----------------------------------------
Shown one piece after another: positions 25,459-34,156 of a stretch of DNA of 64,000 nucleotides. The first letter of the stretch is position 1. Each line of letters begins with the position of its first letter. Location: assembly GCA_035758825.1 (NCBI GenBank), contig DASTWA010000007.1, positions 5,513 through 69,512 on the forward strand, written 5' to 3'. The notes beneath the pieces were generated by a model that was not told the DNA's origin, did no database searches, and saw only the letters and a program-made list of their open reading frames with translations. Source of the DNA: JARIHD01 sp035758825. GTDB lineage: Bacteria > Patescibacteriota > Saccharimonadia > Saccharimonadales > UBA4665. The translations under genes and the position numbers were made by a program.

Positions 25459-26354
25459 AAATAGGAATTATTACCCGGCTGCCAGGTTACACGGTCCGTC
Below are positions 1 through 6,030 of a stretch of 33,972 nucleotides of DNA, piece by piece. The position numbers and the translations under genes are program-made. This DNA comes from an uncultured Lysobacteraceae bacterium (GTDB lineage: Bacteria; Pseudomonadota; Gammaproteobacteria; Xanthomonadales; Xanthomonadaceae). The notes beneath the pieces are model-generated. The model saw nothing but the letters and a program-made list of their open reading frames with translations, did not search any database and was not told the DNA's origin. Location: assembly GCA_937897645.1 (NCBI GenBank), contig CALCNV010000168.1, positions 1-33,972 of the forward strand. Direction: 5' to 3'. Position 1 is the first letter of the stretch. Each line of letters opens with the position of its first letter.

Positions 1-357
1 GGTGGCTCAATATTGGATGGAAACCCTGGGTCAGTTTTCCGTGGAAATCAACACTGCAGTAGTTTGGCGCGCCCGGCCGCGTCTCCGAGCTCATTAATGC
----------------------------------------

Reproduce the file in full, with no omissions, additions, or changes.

Shown one piece after another: positions 25,459-34,156 of a stretch of DNA of 64,000 nucleotides. The first letter of the stretch is position 1. Each line of letters begins with the position of its first letter. Location: assembly GCA_035758825.1 (NCBI GenBank), contig DASTWA010000007.1, positions 5,513 through 69,512 on the forward strand, written 5' to 3'. The notes beneath the pieces were generated by a model that was not told the DNA's origin, did no database searches, and saw only the letters and a program-made list of their open reading frames with translations. Source of the DNA: JARIHD01 sp035758825. GTDB lineage: Bacteria > Patescibacteriota > Saccharimonadia > Saccharimonadales > UBA4665. The translations under genes and the position numbers were made by a program.

Positions 25459-26354
25459 AAATAGGAATTATTACCCGGCTGCCAGGTTACACGGTCCGTC
Below are positions 1 through 6,030 of a stretch of 33,972 nucleotides of DNA, piece by piece. The position numbers and the translations under genes are program-made. This DNA comes from an uncultured Lysobacteraceae bacterium (GTDB lineage: Bacteria; Pseudomonadota; Gammaproteobacteria; Xanthomonadales; Xanthomonadaceae). The notes beneath the pieces are model-generated. The model saw nothing but the letters and a program-made list of their open reading frames with translations, did not search any database and was not told the DNA's origin. Location: assembly GCA_937897645.1 (NCBI GenBank), contig CALCNV010000168.1, positions 1-33,972 of the forward strand. Direction: 5' to 3'. Position 1 is the first letter of the stretch. Each line of letters opens with the position of its first letter.

Positions 1-357
1 GGTGGCTCAATATTGGATGGAAACCCTGGGTCAGTTTTCCGTGGAAATCAACACTGCAGTAGTTTGGCGCGCCCGGCCGCGTCTCCGAGCTCATTAATGC